The sharpness and durability data were analyzed using IBM SPSS version 23. The nonparametric Mann-Whitney U tests with Monte Carlo permutation (10,000 permutations) and 95% confidence intervals were used for the analyses. Mann-Whitney U is a conservative statistical procedure that requires only minimal assumptions of the data36,37. Effect size r was also calculated37,38. All raw data can be found in Dataset S1.


Initial sharpness

The results show stone knives are sharper than copper ones. The results for force (U = 312.00, p = 0.041, r = 0.26) show that the copper blades (\(\bar{x}\) = 237.90 N) required significantly more force to initiate and complete a cut than did the stone blades (\(\bar{x}\) = 193.59 N) (Fig. 1). Likewise, the results for work (U = 257.00, p = 0.004, r = 0.37) were highly significant and demonstrate that copper blades (\(\bar{x}\) = 5.424 J) require much more energy expenditure than do stone blades (\(\bar{x}\) = 2.939 J) to complete the initial cut (Fig. 1).

Figure 1
figure 1

The force (N) and work (J) necessary for copper (brown) and stone (dark blue) blades to cut through a substrate. Stone blades are significantly sharper than copper ones initially, and after blunting there is no difference. Copper is more durable given it loses less sharpness.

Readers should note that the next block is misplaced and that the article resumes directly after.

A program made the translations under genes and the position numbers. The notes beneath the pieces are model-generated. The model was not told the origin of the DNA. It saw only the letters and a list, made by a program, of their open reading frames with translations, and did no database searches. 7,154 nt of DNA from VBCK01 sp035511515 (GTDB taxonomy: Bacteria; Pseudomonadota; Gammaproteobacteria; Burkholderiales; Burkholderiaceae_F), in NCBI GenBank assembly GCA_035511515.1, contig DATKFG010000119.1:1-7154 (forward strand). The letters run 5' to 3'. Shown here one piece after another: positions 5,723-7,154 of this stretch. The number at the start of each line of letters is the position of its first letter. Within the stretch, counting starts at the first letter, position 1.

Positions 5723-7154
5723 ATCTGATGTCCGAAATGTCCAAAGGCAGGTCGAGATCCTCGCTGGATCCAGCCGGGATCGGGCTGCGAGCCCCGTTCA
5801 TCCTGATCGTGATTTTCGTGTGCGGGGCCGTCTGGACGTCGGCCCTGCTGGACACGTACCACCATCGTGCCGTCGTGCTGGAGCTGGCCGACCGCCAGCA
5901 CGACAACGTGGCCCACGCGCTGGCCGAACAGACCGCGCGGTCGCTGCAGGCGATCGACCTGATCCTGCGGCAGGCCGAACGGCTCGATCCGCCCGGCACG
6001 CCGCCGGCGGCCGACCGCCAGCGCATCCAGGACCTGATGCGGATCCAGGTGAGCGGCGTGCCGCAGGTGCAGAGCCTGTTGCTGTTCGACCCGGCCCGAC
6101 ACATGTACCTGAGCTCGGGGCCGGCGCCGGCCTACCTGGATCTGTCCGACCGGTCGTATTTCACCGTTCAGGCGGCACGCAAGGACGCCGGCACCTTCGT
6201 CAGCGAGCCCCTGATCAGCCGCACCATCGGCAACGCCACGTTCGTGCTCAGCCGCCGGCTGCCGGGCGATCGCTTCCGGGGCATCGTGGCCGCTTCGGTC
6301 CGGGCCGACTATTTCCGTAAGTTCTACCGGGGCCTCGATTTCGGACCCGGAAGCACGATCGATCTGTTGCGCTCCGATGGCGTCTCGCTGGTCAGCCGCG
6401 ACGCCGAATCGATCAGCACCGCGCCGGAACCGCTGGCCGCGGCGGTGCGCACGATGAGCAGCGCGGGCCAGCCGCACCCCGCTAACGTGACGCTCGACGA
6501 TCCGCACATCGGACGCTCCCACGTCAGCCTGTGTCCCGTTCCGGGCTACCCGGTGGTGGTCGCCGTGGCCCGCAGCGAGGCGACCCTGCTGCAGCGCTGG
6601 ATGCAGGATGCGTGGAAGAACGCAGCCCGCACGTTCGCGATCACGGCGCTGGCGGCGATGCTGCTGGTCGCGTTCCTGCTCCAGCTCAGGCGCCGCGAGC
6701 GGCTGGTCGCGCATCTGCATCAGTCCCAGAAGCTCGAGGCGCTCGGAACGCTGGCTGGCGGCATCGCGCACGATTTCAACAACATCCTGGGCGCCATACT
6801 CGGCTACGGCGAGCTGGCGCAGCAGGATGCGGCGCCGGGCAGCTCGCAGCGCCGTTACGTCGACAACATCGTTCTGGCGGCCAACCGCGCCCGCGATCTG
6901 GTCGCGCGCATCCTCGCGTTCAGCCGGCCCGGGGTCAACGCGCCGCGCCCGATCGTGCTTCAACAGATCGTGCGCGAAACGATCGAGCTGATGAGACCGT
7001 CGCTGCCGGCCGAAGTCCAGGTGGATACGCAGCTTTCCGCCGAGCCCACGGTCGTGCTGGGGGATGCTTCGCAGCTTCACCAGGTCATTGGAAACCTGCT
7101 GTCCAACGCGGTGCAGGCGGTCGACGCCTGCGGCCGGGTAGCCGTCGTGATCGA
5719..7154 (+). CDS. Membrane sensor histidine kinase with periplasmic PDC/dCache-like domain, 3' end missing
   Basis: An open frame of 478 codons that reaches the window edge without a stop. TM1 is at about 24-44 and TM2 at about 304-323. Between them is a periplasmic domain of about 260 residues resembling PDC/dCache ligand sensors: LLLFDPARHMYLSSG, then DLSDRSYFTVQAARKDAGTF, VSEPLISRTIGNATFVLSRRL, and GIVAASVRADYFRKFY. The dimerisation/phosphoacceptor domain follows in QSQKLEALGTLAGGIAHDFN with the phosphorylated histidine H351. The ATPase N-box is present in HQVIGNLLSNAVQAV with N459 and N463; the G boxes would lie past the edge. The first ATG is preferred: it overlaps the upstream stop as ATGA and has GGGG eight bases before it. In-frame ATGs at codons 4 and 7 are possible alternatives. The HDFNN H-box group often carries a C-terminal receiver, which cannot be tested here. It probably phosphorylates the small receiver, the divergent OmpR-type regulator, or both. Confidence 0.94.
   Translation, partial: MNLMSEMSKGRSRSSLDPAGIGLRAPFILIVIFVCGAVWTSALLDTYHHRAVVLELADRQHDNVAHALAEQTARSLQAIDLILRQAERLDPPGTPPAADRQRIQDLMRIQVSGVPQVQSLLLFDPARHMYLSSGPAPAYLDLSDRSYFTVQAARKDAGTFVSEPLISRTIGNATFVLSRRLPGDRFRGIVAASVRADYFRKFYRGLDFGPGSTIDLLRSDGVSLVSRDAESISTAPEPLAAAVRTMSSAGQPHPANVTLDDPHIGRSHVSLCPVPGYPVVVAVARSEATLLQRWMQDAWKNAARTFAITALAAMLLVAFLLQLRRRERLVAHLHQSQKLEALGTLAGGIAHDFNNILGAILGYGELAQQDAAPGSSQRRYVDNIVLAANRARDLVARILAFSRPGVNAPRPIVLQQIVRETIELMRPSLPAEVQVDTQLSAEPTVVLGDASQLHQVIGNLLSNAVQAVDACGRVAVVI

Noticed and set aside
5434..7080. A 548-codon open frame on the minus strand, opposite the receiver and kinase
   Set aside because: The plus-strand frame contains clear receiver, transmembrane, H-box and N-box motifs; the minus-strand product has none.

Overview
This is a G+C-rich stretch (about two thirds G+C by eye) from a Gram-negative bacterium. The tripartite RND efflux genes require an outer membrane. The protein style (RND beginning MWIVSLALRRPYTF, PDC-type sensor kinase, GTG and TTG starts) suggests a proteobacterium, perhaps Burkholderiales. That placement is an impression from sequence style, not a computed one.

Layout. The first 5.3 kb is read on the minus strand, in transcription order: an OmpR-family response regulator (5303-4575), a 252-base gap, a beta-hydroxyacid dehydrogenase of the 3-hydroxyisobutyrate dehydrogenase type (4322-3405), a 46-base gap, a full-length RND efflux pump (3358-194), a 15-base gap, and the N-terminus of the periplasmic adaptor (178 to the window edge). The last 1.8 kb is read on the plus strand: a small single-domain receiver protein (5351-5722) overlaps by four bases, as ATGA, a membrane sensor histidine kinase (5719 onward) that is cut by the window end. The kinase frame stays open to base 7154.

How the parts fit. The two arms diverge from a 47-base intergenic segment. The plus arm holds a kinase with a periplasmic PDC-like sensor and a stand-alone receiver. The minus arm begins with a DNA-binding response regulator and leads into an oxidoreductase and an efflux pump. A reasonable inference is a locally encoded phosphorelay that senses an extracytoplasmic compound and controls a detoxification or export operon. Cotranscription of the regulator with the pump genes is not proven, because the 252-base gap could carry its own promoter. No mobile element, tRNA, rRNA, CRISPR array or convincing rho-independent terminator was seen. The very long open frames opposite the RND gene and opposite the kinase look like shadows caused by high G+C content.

Final sharpness

The results show no difference between stone (force: \(\bar{x}\) = 334.39 N; work: 9.099 J) and copper (force: \(\bar{x}\) = 347.55 N; work: 10.101 J) knives after each was blunted (Fig. 1). There was no significant difference between the two groups either in the amount of force (U = 426.00, p = 0.723) and the amount of work (U = 429.50, p = 0.762) needed to cut the substrate.


Copper knives were more durable than the stone knives (Fig. 1). The copper knives showed an increase between initial and final sharpness of 109.65 N and 4.677 J, while the stone knives showed an increase between initial and final sharpness of 140.04 N and 6.16 J. The copper blades’ increase in force and work required to cut the substrate was significantly less than that of the stone knives (force: U = 296.00, p = 0.023, r = 0.29; work: U = 302.00, p = 0.029, r = 0.28).


The selection against metal in the evolution of human technology is a rare occurrence. Why would people select against what is widely perceived to be a ‘superior’ raw material – metal – and revert back to a seemingly ‘inferior’ one – stone? Yet, by 3000 B.P., Late Archaic foraging societies of the North American Upper Great Lakes transitioned away from the utilitarian copper tools they had been using for millennia1,13,14,15,16,17. While demographic and social factors likely played a role in this event13,14,15,17,19,27, the role of copper versus stone durability and sharpness has not previously been investigated – despite Binford’s19 now 50-year-old discussion and explicit calls for experimentation.